This period of rest should be followed by a gradual return to normal activities. Returning gradually is crucial as you test how easy things are for you to do. This will also allow the brain time to heal as you begin to resume day to day tasks. The following strategies will help guide you as you recover.

Self-help strategies

Establish a routine and be organised – Find a single place to put your keys, phone and diary.

Memory – Make a ‘to do’ list and use your mobile phone to support your memory by using the calendar and notes section. Set alarms as reminders.

Attention – Reduce distractions and focus on one thing at a time.

Executive function – Stop and think before acting, break down tasks into smaller steps, and write down the pros and cons of options when making decisions. Seek feedback from other people regarding your behaviour, and advice from a neuropsychologist as necessary.

Managing fatigue – Avoid overexertion, rest when needed and alternate between more demanding thinking tasks and lower energy activities.

Sleep – Aim for a regular sleep routine and avoid caffeine and screens before bed.

Relaxation – Engage in activities that will promote calm.

Stay connected – Maintain social connections with friends and family.

Engage in pleasurable activities – Do things you find enjoyable regularly.

Coping strategies – Use coping strategies that have worked well in the past and avoid unhelpful strategies (caffeine, alcohol, drug use).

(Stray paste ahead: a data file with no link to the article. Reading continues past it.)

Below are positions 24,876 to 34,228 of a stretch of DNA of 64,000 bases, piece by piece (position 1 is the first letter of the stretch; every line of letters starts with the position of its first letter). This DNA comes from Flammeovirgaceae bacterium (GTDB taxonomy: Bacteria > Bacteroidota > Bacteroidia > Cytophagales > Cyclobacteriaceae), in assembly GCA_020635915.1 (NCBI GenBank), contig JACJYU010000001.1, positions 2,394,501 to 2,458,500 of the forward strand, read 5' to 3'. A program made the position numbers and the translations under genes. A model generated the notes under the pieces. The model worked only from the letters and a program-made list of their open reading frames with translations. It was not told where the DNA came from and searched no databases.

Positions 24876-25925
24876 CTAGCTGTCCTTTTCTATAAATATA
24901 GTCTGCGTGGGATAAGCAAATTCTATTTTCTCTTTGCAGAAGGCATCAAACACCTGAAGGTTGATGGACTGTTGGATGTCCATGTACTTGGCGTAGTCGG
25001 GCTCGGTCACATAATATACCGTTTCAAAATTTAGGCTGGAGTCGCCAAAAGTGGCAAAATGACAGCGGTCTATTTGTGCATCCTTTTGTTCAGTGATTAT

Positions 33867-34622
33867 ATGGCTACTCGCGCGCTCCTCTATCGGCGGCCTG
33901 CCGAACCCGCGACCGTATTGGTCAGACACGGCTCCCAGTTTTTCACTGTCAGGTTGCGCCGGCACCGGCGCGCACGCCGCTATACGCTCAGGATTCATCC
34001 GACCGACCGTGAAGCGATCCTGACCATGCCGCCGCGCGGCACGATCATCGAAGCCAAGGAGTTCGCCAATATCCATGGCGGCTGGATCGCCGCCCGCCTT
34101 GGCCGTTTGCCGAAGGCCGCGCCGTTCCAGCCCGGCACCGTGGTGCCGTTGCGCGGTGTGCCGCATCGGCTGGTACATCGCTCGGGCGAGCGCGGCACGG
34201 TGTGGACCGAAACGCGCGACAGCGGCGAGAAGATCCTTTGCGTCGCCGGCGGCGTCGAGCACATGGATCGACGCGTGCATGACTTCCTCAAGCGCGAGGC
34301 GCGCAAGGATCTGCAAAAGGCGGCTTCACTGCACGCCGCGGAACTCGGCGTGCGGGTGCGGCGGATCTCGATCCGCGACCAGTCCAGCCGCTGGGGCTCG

– Stay active and take regular exercise with guidance from a doctor.

– Eat and drink healthily with small and regular meals/ snacks.

– Get as much sunlight, nature and fresh air as possible.

Wellbeing apps

Unmind – offers coping strategies

Headspace – meditation to improve wellbeing

Sleepio – to improve sleep

Daylight – ways to combat worry and anxiety


We are smoke-free

Smoking is not allowed anywhere on the hospital campus. For advice and support in quitting, contact your GP or the free NHS stop smoking helpline on 0800 169 0 169.

Other formats

Help accessing this information in other formats is available. To find out more about the services we provide, please visit our patient information help page (see link below) or telephone 01223 256998.

Contact us

Cambridge University Hospitals
NHS Foundation Trust
Hills Road, Cambridge

Telephone +44 (0)1223 245151